The camera beams detailed images from inside the body to screens dotted around the room. The bright screens illuminate the muted theatre with scenes from the camera, steadily held by the robot.
Mr Remani is training Sean today, lining up the ‘next generation of robotic surgeons’, he says. Any medical students who come to observe the surgery watch the intricate movements on those screens. The live feed is also monitored by nurses and surgical first assistants so they know what instruments to prepare next.
“Infrared lights guide you where the machine is going to go, and how you’re going to dock it on the patient. The arms of the robot will hold the instrument for me, then everything that’s done from there is done from the console,” says Mr Ramani.
The console consists of a pedals selecting which arm of the robot is active, pen-like controls which correspond to instruments inside the patient’s body, and a three-dimensional camera feed from the depths of the body.
Mr Ramani sits down and takes hold of the controllers. He starts the hours of navigating the labyrinthine corners of the patient’s insides. Snipping with one tool to move through layers of tissue and fat, cauterising any bleeding with another.
Any blood is sucked away in a tube directed by a surgical first assistant.
“The master controllers allow you to move your wrists in a full degree of freedom, just like in an open surgery. It allows full movement of your wrist, which is where the surgeon does all their complex moves. That’s where the real benefits are,” says Mr Ramani.
“Before robotics, we did normal laparoscopy – normal laparoscopy has improved but you are still standing there working with fairly rigid instruments which are like chopsticks. It’s still keyhole surgery, but you’re working with rigid instruments.
“[With this new technology], you also get magnification anywhere between four to 10 times. We usually use five to six times magnification.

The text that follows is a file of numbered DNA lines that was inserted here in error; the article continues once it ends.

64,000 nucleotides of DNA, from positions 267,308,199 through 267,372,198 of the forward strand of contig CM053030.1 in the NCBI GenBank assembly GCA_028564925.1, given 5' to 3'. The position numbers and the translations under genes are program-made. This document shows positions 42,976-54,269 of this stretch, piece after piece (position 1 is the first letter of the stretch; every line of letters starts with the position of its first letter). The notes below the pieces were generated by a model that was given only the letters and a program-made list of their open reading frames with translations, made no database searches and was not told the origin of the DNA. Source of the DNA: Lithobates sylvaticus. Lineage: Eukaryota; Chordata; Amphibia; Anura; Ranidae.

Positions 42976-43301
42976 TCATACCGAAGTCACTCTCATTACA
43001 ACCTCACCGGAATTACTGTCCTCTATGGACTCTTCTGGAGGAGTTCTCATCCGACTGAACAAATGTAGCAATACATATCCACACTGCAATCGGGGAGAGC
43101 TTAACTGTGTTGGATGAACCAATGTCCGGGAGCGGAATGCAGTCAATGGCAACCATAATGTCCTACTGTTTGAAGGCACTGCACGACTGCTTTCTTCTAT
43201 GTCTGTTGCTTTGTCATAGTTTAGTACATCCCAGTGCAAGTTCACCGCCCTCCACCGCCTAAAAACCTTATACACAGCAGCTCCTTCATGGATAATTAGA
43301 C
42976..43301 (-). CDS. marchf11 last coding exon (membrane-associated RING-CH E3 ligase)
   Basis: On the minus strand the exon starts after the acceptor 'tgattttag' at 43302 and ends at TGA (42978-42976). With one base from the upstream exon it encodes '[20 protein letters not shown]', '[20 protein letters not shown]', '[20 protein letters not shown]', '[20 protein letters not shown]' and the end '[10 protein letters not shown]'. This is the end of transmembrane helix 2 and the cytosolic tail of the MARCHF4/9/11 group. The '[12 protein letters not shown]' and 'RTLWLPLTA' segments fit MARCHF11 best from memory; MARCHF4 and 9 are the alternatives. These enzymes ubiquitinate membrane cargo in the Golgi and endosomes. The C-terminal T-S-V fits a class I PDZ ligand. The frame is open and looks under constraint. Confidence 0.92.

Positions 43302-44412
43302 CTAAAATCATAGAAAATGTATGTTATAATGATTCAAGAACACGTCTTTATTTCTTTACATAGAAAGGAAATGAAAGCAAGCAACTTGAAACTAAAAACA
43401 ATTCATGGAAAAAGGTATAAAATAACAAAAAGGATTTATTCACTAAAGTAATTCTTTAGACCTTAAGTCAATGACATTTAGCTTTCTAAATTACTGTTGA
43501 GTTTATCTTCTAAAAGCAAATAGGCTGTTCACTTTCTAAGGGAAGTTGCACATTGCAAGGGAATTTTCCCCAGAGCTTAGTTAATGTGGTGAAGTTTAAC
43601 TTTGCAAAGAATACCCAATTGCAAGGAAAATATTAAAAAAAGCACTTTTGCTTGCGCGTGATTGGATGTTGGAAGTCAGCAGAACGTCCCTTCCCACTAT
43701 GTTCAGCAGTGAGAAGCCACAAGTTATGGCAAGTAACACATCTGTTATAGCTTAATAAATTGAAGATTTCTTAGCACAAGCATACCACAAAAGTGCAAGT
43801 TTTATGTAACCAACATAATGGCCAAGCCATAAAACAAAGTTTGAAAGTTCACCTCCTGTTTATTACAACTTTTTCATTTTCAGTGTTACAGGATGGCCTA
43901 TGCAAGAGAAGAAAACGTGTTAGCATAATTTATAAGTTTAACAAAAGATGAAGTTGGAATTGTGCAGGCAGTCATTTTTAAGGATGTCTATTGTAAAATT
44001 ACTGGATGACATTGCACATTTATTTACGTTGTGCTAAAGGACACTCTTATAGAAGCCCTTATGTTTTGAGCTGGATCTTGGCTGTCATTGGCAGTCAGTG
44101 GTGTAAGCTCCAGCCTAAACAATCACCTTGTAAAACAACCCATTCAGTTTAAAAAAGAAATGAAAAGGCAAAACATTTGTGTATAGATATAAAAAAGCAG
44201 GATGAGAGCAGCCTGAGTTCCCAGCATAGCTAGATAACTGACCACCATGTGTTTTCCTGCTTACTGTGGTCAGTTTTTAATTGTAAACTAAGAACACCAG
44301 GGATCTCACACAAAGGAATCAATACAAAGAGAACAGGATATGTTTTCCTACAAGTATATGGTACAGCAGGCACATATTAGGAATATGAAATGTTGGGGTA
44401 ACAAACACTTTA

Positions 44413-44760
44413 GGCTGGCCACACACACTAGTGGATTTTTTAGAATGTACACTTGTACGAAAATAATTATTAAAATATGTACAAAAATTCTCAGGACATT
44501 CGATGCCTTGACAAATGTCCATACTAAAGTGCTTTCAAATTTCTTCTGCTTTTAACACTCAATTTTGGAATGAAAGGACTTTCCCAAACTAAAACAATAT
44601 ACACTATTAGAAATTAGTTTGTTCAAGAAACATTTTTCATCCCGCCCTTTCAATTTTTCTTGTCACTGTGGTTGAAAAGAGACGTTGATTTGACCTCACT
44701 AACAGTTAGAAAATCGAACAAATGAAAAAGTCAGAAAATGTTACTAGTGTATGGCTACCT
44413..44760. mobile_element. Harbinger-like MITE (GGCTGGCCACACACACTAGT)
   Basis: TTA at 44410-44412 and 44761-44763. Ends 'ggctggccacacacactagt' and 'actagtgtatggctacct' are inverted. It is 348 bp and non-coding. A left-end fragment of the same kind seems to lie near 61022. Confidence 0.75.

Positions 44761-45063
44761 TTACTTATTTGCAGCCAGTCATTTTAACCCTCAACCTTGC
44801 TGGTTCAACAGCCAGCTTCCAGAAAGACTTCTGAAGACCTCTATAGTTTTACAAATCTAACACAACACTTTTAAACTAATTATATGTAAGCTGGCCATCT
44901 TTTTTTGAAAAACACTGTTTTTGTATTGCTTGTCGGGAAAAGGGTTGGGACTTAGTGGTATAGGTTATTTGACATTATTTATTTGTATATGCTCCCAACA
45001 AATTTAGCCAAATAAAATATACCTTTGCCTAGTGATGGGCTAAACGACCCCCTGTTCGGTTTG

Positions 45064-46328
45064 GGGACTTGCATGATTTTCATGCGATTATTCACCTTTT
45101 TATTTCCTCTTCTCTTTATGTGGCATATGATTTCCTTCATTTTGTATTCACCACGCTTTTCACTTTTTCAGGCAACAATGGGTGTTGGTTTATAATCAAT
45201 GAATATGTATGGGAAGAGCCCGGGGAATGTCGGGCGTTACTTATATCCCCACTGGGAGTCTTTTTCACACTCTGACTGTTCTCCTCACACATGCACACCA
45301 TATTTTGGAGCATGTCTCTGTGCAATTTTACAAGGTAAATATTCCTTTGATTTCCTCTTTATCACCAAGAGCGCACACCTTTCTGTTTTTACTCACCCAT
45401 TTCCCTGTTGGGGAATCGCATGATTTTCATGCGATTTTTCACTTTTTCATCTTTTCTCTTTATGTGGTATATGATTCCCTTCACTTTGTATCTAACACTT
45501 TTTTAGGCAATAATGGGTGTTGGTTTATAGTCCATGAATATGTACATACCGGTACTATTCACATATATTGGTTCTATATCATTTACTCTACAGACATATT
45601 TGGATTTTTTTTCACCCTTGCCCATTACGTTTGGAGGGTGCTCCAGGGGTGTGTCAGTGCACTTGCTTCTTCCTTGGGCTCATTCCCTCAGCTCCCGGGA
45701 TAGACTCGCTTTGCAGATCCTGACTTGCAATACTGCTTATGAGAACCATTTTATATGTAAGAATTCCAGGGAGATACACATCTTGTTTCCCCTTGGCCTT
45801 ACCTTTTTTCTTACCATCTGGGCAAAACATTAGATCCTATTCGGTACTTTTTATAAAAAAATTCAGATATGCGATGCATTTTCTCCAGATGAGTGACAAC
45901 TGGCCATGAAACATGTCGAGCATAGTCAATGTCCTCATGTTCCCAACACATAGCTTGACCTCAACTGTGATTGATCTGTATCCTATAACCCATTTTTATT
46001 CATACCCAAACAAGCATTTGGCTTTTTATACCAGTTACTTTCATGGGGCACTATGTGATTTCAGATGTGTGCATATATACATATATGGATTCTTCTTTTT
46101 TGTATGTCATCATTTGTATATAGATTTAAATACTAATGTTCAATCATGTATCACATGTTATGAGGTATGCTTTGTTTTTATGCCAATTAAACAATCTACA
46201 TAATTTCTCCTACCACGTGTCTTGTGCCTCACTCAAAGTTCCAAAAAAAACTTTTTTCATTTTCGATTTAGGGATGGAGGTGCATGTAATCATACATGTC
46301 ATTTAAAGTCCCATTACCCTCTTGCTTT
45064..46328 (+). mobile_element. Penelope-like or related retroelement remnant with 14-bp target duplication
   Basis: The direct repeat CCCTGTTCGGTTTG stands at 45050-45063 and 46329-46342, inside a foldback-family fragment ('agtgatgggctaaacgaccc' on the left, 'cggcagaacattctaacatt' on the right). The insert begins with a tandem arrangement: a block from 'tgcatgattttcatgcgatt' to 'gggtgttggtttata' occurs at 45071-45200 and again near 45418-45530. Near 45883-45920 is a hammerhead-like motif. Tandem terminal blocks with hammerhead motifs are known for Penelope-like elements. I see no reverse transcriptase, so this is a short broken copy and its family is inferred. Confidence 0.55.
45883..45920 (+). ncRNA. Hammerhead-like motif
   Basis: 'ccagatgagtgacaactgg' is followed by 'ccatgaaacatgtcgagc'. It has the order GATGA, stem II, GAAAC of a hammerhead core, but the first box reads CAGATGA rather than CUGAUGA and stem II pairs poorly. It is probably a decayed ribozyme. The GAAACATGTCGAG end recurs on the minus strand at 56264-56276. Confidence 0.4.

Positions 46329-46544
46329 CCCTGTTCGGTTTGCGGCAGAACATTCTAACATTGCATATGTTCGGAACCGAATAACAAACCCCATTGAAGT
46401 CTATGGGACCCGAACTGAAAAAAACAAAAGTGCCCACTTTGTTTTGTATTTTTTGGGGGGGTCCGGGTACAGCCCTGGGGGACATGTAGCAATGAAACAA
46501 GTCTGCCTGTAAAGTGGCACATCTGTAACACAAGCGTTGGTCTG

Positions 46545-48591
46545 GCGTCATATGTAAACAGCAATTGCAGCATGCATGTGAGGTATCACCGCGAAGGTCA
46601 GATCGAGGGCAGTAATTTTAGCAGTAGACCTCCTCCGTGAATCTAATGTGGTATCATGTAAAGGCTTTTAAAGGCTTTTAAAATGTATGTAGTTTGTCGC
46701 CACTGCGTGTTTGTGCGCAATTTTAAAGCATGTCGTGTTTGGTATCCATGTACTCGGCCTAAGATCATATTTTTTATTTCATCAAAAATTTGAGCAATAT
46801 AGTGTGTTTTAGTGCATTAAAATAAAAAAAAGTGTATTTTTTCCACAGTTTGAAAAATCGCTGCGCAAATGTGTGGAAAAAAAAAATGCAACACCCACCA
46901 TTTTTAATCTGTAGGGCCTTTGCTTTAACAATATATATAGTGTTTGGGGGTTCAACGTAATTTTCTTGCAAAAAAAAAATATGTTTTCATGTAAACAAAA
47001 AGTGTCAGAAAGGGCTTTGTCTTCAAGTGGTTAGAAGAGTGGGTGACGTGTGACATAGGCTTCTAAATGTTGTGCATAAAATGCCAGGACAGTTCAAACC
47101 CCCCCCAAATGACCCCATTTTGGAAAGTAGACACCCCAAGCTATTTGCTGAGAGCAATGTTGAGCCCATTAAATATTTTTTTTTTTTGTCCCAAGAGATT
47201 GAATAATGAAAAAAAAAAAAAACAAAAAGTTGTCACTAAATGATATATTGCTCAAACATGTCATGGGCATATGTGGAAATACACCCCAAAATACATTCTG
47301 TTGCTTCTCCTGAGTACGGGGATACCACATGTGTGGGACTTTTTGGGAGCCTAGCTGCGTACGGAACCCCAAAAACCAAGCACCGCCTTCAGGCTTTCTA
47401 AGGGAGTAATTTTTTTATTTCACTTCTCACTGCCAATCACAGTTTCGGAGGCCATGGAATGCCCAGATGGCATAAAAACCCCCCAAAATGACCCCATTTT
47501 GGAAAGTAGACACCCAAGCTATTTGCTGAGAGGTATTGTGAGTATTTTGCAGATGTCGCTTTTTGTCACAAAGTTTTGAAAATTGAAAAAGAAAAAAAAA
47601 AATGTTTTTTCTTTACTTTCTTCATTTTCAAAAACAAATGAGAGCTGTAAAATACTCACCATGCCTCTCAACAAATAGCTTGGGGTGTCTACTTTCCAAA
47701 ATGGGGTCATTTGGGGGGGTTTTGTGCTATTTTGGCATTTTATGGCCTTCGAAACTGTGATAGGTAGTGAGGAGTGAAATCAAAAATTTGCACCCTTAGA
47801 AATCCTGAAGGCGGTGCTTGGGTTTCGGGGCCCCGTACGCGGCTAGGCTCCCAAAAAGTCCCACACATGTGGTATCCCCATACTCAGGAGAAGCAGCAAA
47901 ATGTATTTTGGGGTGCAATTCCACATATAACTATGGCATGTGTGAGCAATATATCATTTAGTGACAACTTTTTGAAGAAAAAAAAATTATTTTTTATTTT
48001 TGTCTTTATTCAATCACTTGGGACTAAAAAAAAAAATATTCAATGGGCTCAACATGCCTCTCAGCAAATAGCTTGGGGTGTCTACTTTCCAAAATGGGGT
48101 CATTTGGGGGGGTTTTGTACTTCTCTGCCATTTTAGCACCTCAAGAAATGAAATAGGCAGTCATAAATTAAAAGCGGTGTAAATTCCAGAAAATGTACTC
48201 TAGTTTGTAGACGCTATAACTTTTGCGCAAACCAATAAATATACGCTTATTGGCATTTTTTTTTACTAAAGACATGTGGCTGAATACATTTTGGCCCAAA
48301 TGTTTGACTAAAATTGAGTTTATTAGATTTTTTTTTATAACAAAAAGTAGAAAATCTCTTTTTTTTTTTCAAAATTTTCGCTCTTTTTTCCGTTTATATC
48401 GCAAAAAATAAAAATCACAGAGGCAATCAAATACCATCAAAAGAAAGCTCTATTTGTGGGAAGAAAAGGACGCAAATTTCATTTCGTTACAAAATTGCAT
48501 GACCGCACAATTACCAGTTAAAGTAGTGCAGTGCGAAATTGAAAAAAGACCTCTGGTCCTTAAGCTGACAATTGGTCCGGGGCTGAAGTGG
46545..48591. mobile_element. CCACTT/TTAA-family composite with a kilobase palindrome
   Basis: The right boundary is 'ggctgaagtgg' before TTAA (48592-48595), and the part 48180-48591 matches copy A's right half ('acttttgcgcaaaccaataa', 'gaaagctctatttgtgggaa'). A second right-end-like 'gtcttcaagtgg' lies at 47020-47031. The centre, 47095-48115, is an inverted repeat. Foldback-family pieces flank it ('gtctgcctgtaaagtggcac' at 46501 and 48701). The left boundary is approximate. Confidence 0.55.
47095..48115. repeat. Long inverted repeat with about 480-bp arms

“There’s also a function called ‘scaling’. I don’t have this issue but if you have tremors as a surgeon, then you can eliminate it by doing this scaling.
“You can choose how you control bleeding. You can also share your settings using the internet so if I’m operating abroad, I go on the console and put in my details. The console will then adjust to the way I use it at home.”
The robot comes with an identical hub opposite. There sits senior registrar, Sean. Before doctors even get to sit at the console, they must go through 25 hours of training on a simulator.
It’s cheaper to buy a robot with just one console, says Mr Ramani, but the hospital is determined to make sure the years of expertise are properly passed along.
“There are two consoles with one side used for training today, both see the same picture, both handle the same instruments,” continues Mr Remani. “We have something we call ‘give and take’ – I give him the controls and when I want to show him how to do something, I take them back.
“We didn’t have that before, I’d have to watch a screen and say ‘no don’t do that, do it this way’. We’d have to swap, change the settings of the machine – because this is set up for my height, for the pedals to come to the right level for me, for my specifications.”
That’s when this procedure gets complicated. As this patient’s cancer was not aggressive for some time, one of the ways he was continuously monitored by doctors was through more biopsies than a typical case.
Those biopsies have created a lot of scar tissue, causing his internal organs and tissues to bind together, making it more complicated to cut through. Mr Ramani takes control from Sean and declares it’s now a ‘1 in 500’ kind of procedure.
Even so, he’s still as cool-headed as when he walked into the theatre. The team of consultant surgeons at the hospital deal with these issues on a daily basis, this is where years of practice leave no doubt.
“It’s still going really well in spite of this level of scar tissue,” he calmly says.
While the robots come complete with the latest technology, the principle is far from new for The Christie. The first robotic operation on a patient at The Christie was completed back in 2008.
“When you start with something new, we started with this towards the end of 2007 and our first patient was very early 2008, it’s scary,” says Mr Ramani. “But you go through a mentorship programme.
“For me, I went to Stockholm where they had a robot which was put in place there by their national health service system. It was one of the first robots in mainland Europe.
“I went there for three or four days and trained there. And that same person who trained me there came here to be with me for my first four or five cases.
“There’s a very good mentorship programme in place and that’s how we started. It’s a long way back, 15 years have passed and we’ve done several thousand cases here at The Christie.
“For [the first patient], it tied in very well for the birth of his first granddaughter. He was very keen, he said ‘I’m going to be your first patient with the robot, Mr Ramani’.